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Warning: Spoilers ahead for Netflix's "Shadow and Bone" and the book of the same name.
The "Shadow and Bone" TV show is an adaptation of Leigh Bardugo's Grishaverse book series.
It made some major changes to the story found in the first book about Alina, Mal, and the Darkling.
For people who have only seen the show, you might not realize that the group of characters from the Crow Club (along with Nina and Matthias) are from a whole other book series.
The Netflix show took its title from the first book in a trilogy, which is known as the "Shadow and Bone" trilogy. But half of the main characters in Netflix's series — Kaz, Inej, Jesper, Nina, and Matthias — never appear in that set of books.
Instead, they come from another of author Leigh Bardugo's book series: The "Six of Crows" duology.
Showrunner Eric Heisserer decided to combine the two stories into one new narrative, since "Six of Crows" is one of Bardugo's most popular books and it takes place in the same "Grishaverse" as Mal and Alina's story (just during a slightly later time period).
Heisserer said the first big challenge of making "Shadow and Bone" was figuring out how to put Kaz's crew into Mal and Alina's story with the Darkling.
"It was essentially inventing a prequel's worth of story for them and figuring out where they were at that time," Heisserer told Insider. "Since that was a few years before you see them in 'Six of Crows.'"
Insider also spoke with Bardugo, who says she had a lot of involvement during the beginning stages of the adaptation process.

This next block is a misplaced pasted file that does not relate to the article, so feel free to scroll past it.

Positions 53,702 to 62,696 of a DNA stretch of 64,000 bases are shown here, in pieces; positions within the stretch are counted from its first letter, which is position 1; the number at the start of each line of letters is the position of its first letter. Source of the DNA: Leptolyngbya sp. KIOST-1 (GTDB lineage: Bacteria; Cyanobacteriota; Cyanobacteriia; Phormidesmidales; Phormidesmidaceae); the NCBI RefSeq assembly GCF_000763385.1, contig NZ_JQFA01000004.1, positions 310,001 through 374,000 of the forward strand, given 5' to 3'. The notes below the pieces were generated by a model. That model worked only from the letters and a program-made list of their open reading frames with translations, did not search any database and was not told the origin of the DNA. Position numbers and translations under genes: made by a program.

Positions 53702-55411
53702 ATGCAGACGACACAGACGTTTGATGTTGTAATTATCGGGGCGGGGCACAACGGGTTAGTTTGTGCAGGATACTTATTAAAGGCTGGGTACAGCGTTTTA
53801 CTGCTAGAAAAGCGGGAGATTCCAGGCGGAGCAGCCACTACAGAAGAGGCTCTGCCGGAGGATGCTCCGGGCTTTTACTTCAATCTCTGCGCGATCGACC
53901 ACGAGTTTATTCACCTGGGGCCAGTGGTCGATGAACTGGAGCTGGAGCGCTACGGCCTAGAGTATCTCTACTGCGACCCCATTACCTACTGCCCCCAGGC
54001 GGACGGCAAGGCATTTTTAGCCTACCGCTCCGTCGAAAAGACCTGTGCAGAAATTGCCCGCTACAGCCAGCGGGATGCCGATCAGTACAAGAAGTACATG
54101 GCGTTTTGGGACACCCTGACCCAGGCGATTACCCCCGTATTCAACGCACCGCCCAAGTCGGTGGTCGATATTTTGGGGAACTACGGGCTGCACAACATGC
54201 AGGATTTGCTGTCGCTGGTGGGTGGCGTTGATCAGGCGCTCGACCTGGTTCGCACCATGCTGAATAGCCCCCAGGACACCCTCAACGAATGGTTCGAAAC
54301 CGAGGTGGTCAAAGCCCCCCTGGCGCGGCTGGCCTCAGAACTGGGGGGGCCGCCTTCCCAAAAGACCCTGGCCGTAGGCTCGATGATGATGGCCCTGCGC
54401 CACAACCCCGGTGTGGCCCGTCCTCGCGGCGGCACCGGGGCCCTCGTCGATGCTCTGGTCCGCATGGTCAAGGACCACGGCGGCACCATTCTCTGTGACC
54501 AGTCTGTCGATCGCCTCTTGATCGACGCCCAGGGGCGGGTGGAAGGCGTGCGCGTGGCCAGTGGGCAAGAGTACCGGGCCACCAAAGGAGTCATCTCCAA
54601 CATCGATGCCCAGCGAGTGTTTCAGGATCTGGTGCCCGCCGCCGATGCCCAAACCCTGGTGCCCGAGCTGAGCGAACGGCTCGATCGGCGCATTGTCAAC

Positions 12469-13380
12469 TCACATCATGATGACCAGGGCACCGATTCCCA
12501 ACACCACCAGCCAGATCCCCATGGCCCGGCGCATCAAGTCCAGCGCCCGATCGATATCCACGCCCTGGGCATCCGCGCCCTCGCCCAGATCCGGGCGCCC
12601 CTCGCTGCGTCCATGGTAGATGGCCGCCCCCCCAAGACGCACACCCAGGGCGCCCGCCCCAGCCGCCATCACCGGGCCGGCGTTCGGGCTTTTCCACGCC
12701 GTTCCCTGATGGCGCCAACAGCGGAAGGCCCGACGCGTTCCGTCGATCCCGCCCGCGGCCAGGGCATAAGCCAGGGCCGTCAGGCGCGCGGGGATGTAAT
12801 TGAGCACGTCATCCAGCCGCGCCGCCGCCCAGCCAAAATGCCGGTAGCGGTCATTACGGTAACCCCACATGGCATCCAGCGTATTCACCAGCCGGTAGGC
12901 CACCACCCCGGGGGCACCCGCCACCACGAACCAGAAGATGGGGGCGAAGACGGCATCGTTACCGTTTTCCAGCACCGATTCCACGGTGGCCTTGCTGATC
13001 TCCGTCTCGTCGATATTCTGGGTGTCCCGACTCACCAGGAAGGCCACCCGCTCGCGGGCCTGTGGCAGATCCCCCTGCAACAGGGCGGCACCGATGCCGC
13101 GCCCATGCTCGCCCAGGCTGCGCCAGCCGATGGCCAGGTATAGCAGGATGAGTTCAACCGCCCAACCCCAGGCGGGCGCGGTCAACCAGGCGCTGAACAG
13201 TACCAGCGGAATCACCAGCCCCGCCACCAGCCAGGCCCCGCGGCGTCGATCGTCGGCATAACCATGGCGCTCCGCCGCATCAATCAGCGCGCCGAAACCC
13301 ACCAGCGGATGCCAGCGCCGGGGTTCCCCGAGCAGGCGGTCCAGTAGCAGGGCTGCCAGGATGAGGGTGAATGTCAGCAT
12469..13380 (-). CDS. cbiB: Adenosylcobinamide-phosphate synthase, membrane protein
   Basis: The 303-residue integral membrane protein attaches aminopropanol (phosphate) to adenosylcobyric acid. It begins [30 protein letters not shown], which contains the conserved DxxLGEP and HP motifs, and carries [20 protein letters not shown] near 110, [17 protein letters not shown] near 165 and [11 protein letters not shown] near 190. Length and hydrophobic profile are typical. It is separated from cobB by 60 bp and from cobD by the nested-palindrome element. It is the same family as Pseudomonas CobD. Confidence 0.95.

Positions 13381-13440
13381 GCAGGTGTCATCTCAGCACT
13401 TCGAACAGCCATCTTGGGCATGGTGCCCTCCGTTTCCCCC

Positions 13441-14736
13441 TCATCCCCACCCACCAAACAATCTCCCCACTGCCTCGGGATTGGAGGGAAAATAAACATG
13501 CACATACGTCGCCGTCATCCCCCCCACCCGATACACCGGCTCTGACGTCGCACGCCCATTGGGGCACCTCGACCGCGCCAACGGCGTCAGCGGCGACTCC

"We've had long talks about how these stories fit together, because in my mind the show has become a kind of alternate timeline Grishaverse," Bardugo said. "It's not the way the stories play out in the books, but it absolutely could be."
In the book series, Alina's mother wasn't from Shu Han, the enemy country of Ravka.
Alina's race isn't specified in the book series — she's simply identified as a Ravkan orphan. But in the show, Alina's mother is from Shu Han (a fictional stand-in for an amalgamation of Asian countries), which makes Alina mixed-race.
That change was the first conversation Bardugo and Heisserer had about the "Shadow and Bone" TV series, before casting had begun.
"One of the first things I said to him was, 'You can do this better than I did,' and we talked about what it would mean to have a mixed-race character in the lead," Bardugo told Insider.
"In the books, Alina is born on the border between Shu Han and Ravka and, you know, borders are not solid; they're porous," she added. "People fall in love across them, do business across them, and the people there are forced to live in a crossfire of decisions that governments make from very far away."
Bardugo continued: "To me, it made perfect sense for Alina to be half-Shu. And it also made her story as the potential savior of this nation much richer and much more powerful as somebody who's been treated so shabbily, who has been repeatedly reminded of her otherness and the fact that she looks like the enemy. But then she would be the savior — forced to face such a darkness in the name of a country that had treated her so badly."